With kind permission of Luke Wishart of Church Farm Binsted, MAVES extended our earlier program on his land (see 'Our Hedge Planting History' below) with a further hedge alongside a public footpath, for which we were awarded a 420-tree hedge planting pack by the Woodland Trust, for planting in March 2016. This hedge planting pack was supplemented with more native tree hedging to extend and enrich this initial hedge planting, sponsored by local company Binsted Nursery.
The planting work was carried out by a combination of local volunteers, with work by local specialist contractors Pro Forest, for which MAVES is also sponsored by Binsted Nursery. Binsted Nursery is continuing, with MAVES, its earlier support with funding and sites for the Walberton Action Group planting project and its subsequent maintenance.
The posters below give details of the planting project and some of the wildlife we may expect to benefit from it in the future:
In our Walberton Action Group Landscape Project days we planted a number of hedges creating new habitats, restoring landscapes and improving connectivity between the woodlands and wetlands. See those marked green on the map below:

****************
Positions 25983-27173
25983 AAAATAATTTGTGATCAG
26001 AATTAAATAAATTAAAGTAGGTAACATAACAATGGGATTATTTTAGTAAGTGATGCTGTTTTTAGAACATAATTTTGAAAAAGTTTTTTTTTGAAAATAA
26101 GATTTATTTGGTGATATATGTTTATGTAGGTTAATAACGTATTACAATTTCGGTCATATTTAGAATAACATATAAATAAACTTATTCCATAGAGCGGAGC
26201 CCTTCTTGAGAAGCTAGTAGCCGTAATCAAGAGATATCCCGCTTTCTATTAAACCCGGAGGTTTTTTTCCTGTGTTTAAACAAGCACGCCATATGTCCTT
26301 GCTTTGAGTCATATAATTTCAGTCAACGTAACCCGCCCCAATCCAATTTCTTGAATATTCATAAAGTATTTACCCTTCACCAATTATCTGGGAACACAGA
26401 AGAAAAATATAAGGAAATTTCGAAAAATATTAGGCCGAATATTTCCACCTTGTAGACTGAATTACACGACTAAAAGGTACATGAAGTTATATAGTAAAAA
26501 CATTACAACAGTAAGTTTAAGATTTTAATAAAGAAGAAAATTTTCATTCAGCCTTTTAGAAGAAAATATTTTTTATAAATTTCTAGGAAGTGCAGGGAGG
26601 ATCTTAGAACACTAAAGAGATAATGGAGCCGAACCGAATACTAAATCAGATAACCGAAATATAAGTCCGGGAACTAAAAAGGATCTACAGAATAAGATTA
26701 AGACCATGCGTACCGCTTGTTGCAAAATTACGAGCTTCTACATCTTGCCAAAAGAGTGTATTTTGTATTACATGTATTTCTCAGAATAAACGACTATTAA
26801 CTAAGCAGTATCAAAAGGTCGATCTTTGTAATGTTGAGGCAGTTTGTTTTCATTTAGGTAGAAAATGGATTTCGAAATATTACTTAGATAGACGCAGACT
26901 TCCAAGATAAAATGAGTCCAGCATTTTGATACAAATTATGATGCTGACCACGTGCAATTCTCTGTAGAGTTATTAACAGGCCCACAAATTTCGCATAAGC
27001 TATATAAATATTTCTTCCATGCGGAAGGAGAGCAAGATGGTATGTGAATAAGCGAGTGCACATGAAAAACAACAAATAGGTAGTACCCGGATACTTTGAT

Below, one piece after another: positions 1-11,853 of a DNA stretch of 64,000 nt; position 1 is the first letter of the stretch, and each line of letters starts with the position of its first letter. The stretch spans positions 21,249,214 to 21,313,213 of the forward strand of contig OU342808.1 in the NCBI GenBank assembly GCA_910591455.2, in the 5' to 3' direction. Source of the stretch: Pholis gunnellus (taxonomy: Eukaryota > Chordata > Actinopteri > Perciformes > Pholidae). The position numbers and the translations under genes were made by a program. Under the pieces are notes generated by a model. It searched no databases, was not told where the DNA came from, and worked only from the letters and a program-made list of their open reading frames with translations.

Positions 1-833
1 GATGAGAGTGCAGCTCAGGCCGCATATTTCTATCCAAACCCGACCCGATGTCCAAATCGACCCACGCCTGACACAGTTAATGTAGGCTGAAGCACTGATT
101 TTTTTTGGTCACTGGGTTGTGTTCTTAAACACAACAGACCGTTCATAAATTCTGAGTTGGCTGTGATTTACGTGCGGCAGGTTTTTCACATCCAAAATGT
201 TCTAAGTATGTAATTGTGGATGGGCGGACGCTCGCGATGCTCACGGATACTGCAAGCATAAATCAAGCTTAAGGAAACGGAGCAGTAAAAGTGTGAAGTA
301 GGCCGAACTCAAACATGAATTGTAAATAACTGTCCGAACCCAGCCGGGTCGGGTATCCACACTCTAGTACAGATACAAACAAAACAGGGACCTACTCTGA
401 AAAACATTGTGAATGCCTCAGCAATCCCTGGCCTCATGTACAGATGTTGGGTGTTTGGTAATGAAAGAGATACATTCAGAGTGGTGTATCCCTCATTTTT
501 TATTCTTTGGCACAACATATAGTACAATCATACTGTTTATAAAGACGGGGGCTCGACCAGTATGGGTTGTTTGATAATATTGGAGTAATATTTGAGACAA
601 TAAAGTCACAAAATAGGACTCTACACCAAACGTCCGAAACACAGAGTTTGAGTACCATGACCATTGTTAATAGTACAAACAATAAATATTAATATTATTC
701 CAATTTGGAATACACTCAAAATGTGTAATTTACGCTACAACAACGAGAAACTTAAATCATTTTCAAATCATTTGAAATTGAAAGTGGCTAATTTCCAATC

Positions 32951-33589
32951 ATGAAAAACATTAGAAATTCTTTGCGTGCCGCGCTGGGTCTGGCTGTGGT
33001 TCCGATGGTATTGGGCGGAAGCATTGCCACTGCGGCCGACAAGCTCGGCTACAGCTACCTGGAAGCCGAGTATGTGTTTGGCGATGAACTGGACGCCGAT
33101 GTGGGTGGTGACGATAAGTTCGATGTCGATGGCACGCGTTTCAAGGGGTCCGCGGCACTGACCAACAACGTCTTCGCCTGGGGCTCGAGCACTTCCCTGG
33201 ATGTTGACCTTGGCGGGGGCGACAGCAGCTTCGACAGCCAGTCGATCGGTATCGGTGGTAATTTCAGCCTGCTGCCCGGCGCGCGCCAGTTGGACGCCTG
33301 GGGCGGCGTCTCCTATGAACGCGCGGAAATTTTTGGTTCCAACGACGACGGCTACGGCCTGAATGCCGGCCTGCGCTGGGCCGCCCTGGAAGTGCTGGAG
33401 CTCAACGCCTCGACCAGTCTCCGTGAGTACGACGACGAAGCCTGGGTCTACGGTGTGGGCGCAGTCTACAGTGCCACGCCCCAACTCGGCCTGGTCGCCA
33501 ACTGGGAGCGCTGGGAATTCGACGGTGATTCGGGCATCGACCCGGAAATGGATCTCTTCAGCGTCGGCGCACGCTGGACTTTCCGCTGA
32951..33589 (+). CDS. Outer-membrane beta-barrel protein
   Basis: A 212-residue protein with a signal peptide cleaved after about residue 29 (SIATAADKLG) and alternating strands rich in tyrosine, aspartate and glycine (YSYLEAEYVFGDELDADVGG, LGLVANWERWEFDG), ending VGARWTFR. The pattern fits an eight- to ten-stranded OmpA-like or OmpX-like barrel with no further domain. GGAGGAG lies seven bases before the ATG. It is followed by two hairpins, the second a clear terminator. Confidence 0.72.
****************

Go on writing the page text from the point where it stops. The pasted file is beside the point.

1. Trees included oaks to replace the decaying oaks from the original Binsted Park, an 18th century 'pocket park'.
2. This hedge was planted Feb 04 with help from Walberton and Binsted Girl Guides, includes as standard trees oaks and wild cherries, and as hedgeplants hawthorn, blackthorn, guelder rose, dogwood, buckthorn, spindle, hazel.
3. Trees which were planted Feb 2004 included oaks for succession to the line of mature oaks formerly a great feature in the landscape here, of which only 2 remain.
4. This hedge, now forming a boundary of the National Park, was planted Feb 2004 with hawthorn, blackthorn, guelder rose, dogwood, buckthorn, spindle, hazel.
5. This hedge, restoring a lost hedge that was featured here on a 16th-century map, and giving shelter to a footpath across open fields, was planted in Feb 2005 with hawthorn, buckthorn, blackthorn, dogwood, guelder rose, spindle, hazel, and holm oak.
The work we had done enhancing the landscape and wildlife value of this area influenced the National Park boundary Inspector in his decision to include some of these fields and hedgerows within the Park.